MARKET REPORT: Spend, spend, spend as punters bet on consumer spree

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The Independent Online
As large City institutions continued to squeeze the Woolwich windfall the stock market happily lifted shares of retailers and others set to benefit from the conversion spending spree.

Dixons, the electrical chain that alerted the market to the windfall pickings with its optimistic trading statement on Wednesday, put on a further 17p to 553.5p, a two-day gain of 61p.

Marks & Spencer was also in form, adding 21p to 555.5p and even long- suffering Storehouse, helped by a positive trading, jumped 17p to 205p.

With the Bank of England interest rate increase restrained to 0.25 of a percentage point, blue chips adopted a "candy floss" mentality with Footsie swinging from a near-30 points fall to close up 5.4 points at 4,767.8.

There had been fears in the run up to the BoE announcement that rates would be lifted by a full point. Others were prepared to settle for half a percentage point. So the extent of the increase came as something of a relief.

It encouraged the spend, spend, spend feeling to spread beyond retailers who had hogged the limelight on Wednesday.

Brewers joined in the fun with Bass up 24.5p to 809p and Whitbread 24.5p to 793p. Greenalls, the hotels and pubs chain, rose, with a little help from SBC Warburg, 28p to 452.5p and MFI, the furniture chain that only last week indicated it was not experiencing any windfall boom, put on 3.5p to 127p.

Hopes of a cruise bonanza, as well as talk that Margaret Beckett, President of the Board of Trade, was favourably disposed towards the P&O cross channel ferry merger with Stena, moved the shipping shares 23.5p higher to 636p. Meanwhile Woolwich, up 9p to 304p, said its latest auction had produced an average of only 285p against the 373.5p peak touched on Monday. Sharelink, the big execution-only stockbroker, said Woolwich was its clients' most popular buy, attracting more attention in its first three days than any other share over the week ending yesterday.

Superstores were again in demand. The positive trading statement from J Sainsbury kept the sector on a high. Sainsbury rose 21p to 420.5p with Safeway up 12.5p to 399.5p, Tesco 11.5p to 431p and Asda 2.75p to 142p.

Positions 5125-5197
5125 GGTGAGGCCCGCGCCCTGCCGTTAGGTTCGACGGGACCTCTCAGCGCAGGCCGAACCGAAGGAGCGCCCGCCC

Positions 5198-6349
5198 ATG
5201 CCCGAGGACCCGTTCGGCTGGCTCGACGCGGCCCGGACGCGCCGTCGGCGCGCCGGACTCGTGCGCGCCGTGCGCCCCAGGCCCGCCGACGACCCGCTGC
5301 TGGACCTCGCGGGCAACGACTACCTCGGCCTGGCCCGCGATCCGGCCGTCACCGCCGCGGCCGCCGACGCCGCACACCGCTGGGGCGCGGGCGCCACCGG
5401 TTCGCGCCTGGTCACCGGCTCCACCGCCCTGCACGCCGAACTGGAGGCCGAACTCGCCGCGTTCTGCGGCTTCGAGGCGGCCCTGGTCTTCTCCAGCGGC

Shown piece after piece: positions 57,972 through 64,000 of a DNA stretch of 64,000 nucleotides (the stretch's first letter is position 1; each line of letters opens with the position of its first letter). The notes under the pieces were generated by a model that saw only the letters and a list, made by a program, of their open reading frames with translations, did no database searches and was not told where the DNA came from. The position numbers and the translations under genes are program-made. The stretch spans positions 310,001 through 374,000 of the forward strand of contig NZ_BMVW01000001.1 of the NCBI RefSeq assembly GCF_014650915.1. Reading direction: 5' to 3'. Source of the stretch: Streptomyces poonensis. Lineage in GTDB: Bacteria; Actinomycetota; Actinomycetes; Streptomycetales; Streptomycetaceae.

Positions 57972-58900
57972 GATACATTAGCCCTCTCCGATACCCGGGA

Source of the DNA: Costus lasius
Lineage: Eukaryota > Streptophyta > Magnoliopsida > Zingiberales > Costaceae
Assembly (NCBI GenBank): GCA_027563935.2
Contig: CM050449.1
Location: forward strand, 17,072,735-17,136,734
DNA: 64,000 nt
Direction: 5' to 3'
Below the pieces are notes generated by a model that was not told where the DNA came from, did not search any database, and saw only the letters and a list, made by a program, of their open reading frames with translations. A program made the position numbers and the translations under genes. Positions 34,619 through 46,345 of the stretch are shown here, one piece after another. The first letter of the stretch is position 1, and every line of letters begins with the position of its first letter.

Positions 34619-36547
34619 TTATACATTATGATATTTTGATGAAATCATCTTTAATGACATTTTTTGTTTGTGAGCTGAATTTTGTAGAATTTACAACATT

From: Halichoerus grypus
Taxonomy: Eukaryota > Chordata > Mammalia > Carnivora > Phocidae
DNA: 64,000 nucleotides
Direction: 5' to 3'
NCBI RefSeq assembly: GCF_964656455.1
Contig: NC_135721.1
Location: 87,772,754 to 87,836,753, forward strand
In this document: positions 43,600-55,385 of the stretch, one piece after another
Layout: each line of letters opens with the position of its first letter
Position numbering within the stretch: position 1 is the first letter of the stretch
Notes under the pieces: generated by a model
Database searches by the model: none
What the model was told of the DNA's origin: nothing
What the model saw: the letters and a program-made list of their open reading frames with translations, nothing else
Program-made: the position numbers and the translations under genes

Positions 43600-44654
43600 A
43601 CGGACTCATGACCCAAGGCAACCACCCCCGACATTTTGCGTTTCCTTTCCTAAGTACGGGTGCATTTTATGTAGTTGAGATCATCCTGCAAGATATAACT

TI, the engineer, added 16.5p to 482.5p as the market swung round to the view it was not a significant casualty of the strong pound and British Land, up 21p at 607.5p led the more bullish property sector.

Drugs had a mixed session with British Biotech illustrating the market's reluctance to take prisoners, plunging 33p to 152.5p following its disappointing progress report after a 15.5p fall on Wednesday.

Medeva, another Wednesday casualty following a "dear doctor" letter, recovered 10p to 258p as HSBC swung from sell to buy; it is the first time the investment house has been positive on the shares for four years. Newcomer Galen, placed at 150p, ended at 182.5p.

Tate & Lyle had to endure the bitter taste of negative sentiment as Credit Lyonnais Laing and Warburg cut their profit expectations. LucasVarity had to contend with a 180p target price from Societe Generale Strauss Turnbull; the shares fell 3.5p to 198p.

British Steel edged ahead 3p to 144.5p after Morgan Stanley was said to be positive, suggesting the year's dividend will be held at 10p even if, as expected, profits fall further.

Rolls-Royce fell 3p to 218p although its foreign share holdings have fallen below the 29.5 per cent ceiling without forced sales being necessary.

The tendency to disclaim knowledge of why a share has fallen has attracted Network Technology. The shares, only down from around 200p, fell a further 5.5p to 183.5p despite the company saying it knew of no reason for the fall. Chemical group Metrotect, which proffered a similar message on Wednesday, rose 1.5p to 31p, reflecting director buying.

Roskel, the building materials group, underlined the neglected value of many second- and third-liners. A 145p offer from SIG, the insulation group, lifted the price 63.5p to 134.5p. Food group Albert Fisher, where a bidder lurks, fell 0.5p to 43.75p as PDFM acquired 250,000 shares at 44p, taking its stake to 12.07 per cent.

Finelist, the car parts distributor, held at 323.5p, down from a 394.5p peak. Stockbroker Redmayne Bentley rates the shares, suggesting profits will jump nearly pounds 10m this year to pounds 18.2m and to around pounds 28m next.

On Ofex, Display IT had another wounding session, falling 70p to 220p.

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